# Proofs without variables

% Remco Bloemen % 2010-05-09, last updated 2014-03-04

Suppose we have a formal system for proposition logic with an axiom set containing the modus ponens, the principle of simplification and Frege’s axiom:

```
C →
T 'Modus Ponens'
∧ a
∧ a → b
⊨ b
∎
T 'Principle of simplification'
⊨ a → (b → a)
∎
T 'Frege's axiom'
⊨ (a → (b → c)) → ((a → b) → (a → c))
∎
```

This is similar to the system I have used before but I have removed the well-formedness and Polish notation for clarity.

In this system one can proof truths like "a → a" as follows:

```
T 'From a follows a'
∵ 'Principle of simplification'
a ⊧ a
b ⊧ a
∴ a → (a → a)
∵ 'Principle of simplification'
a ⊧ a
b ⊧ a → a
∴ a → ((a → a) → a)
∵ 'Frege's axiom'
a ⊧ a
b ⊧ a → a
c ⊧ a
∴ (a → ((a → a) → a)) → ((a → (a → a)) → (a → a))
∵ 'Modus Ponens'
a ⊧ a → ((a → a) → a)
b ⊧ (a → (a → a)) → (a → a)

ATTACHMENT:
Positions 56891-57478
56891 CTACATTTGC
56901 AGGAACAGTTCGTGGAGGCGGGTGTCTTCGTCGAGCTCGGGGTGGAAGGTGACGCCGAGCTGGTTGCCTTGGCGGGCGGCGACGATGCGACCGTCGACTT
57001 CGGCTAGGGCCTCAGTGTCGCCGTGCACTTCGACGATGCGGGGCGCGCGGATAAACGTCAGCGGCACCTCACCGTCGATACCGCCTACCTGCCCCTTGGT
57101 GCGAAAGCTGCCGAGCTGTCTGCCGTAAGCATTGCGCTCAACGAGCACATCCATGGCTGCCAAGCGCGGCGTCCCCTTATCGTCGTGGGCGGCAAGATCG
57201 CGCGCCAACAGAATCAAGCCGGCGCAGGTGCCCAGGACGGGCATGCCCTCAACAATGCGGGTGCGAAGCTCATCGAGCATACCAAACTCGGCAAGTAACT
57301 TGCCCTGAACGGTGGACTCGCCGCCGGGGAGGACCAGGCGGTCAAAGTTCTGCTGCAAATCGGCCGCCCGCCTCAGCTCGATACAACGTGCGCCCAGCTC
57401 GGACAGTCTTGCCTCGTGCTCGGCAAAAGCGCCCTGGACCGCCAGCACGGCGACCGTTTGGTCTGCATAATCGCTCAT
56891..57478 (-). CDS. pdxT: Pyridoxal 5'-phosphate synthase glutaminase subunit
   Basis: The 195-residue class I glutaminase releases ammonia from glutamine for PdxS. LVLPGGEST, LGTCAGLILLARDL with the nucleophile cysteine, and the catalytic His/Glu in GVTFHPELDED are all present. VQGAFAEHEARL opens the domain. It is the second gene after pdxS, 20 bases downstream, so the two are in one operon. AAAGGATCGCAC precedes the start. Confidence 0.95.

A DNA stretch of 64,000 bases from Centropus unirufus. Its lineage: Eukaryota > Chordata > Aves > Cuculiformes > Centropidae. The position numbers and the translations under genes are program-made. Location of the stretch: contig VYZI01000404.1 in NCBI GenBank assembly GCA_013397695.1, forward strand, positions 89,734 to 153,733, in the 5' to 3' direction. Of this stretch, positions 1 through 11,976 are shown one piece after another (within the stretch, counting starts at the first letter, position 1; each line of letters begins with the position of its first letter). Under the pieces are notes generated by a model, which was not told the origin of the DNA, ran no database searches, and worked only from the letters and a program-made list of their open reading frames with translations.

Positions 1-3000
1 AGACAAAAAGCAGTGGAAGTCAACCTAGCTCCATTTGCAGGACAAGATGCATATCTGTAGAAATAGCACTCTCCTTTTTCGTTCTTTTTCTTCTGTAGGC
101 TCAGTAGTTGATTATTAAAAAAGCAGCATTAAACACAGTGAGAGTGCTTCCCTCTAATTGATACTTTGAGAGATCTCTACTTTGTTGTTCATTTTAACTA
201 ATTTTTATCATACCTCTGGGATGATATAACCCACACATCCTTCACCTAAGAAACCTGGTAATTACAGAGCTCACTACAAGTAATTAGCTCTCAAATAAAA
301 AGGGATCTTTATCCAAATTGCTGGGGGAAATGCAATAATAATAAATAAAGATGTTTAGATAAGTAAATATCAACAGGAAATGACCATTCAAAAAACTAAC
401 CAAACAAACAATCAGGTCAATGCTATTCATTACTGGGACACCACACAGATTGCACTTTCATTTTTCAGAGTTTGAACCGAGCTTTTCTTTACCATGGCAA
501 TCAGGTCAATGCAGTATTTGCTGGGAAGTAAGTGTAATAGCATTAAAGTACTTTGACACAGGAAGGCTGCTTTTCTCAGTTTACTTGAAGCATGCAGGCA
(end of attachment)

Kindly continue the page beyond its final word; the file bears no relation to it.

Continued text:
∴ (a → (a → a)) → (a → a)
∵ 'Modus Ponens'
a ⊧ a → (a → a)
b ⊧ a → a
∴ a → a
∎
```

## The problem with variables

*a* → (*b* → *a*)

### Non-unique representations

*a* → (*b* → *a*)

*b* → (*a* → *b*)

In fact, if you give me *n* different variable names, I can give you *n*
² different representations *of the exact same theorem*.

### Bound variables

Consider

∀*x* ∃*y* (*x* ≠ *y*)

For every number *x* there exist a number *y* such that *x* is not equal
to *y*. True.

and now substitute *a* for *x* and *a* for *y*:

∀*a* ∃*a* (*a* ≠ *a*)

For every number *a* there exist a number *a* such that *a* is not equal
to *a*. Rubbish!

It is even funnier to substitute *a* for *x* and 3 for *y*:

∀*a* ∃3 (*a* ≠ 3)

For every number *a* there exist a number 3 such that *a* is not equal
to 3. Ridiculous!